With two imprudent and potty-mouthed “children” at the realm of power of two nations with most powerful nuclear weapons, other nations across the world have begun thinking about what to do in case of a nuclear attack.
Most people would wish to know what next in the likely event of a nuclear blast. Firstly, the survival rate is really slim, so there’s that! This is because of the nuclear fallout spread subsequently after the initial blast. Regardless of where you live, a direct nuclear attack is most probably going to kill you.
A study conducted back in 2011 by Sandia National Laboratories tried to estimate the probabilities of actually surviving “a Chicago nuclear detonation scenario.” The study revealed that approximately 100’000 of the now 2.7 million inhabitants would survive. To keep things in perspective, this is actually less than 1% of the total population in that region.
In the slimmest chance, you find yourself among the 1%, radiation poisoning spreading days later may still kill you eventually. The best thing you can do during a nuclear attack is to barricade yourself in an underground shelter, such as a bunker.
The multi-government-agency planning guide will come in handy in case of a nuclear attack.The guide directs that in case of a nuclear detonation, the ideal places to seek shelter is inside concrete surrounded rooms.
These may include areas such as underground parking lots and basements under multiple storied buildings.On the flip side materials such as sheet metal or wood will be poor shielding materials against radiation fallout even though sheltering in such homes may offer a bit of shielding compared to staying outside.
The guide, however, did not answer some intricate questions. Most people want to know when it would be actually worth seeking shelter after the detonation. Michael Dillion, a researcher, proposed a mathematically proven timeline that one would be able to use in efforts of seeking shelter. His mathematical model gave that if someone can get adequate shelter within the first 10 minutes, then it would be wise to try and get there.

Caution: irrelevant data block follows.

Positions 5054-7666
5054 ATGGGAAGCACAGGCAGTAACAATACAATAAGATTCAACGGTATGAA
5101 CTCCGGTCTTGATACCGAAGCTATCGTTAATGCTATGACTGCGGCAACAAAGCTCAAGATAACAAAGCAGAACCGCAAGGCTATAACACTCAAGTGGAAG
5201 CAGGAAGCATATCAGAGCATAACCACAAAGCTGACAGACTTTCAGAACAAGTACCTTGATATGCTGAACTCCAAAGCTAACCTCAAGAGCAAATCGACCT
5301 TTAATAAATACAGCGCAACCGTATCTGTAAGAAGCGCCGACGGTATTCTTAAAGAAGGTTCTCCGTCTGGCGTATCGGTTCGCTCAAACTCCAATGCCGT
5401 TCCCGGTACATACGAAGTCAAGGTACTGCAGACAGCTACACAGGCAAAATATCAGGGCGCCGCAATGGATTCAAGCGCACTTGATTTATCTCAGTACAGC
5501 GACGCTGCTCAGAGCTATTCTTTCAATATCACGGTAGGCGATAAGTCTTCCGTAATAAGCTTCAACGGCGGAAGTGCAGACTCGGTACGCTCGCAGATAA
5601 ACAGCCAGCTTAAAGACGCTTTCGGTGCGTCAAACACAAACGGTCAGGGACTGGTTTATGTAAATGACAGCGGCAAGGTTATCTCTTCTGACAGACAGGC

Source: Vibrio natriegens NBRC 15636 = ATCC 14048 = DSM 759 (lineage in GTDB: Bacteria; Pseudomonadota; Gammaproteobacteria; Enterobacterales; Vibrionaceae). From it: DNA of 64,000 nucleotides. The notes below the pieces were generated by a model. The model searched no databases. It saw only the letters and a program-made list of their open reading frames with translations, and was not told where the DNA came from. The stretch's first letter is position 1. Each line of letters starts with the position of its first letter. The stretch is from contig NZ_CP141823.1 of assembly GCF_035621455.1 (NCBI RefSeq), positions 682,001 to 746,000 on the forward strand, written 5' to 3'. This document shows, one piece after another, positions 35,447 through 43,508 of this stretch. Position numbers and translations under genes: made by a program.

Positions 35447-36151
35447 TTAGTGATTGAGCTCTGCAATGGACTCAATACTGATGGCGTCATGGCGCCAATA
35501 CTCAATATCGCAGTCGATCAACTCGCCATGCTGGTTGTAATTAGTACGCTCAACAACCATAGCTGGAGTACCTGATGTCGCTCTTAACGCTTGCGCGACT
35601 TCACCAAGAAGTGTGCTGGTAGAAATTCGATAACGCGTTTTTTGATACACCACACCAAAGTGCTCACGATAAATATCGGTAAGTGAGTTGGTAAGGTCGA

However, if the adequate shelter is more than 15 minutes away, it is preferred to seek shelter at your current location for at least 1-2 hours, when the worst of the radioactive fallout has subsided. It is advisable to stay up to 9 days inside, provided enough provisions in food and water are available.
The fallout from a nuclear blast mainly constitutes an airborne mass of dust, dirt and ash turned radioactive. The fallout follows the wind direction across the landscape. Most experts recommend that people wait for instructions from authorities before evacuating from the affected region.
Since fallout follows the prevailing winds, it is somehow very unpredictable thus there is always a risk during civilian evacuations. It is always less hazardous when you wait for the official evacuation period to be announced.
Even though the initial pattern of nuclear damage can be fairly predicted, the chances of survival remain pretty bleak. In the event you survive the initial blast, radiation is a big issue of concern. You will still have to survive through the fires and infrastructure collapse indirectly caused by the blast.
Getting actively involved with the nuclear disarmament activism might just be the best strategy to survive a nuclear attack.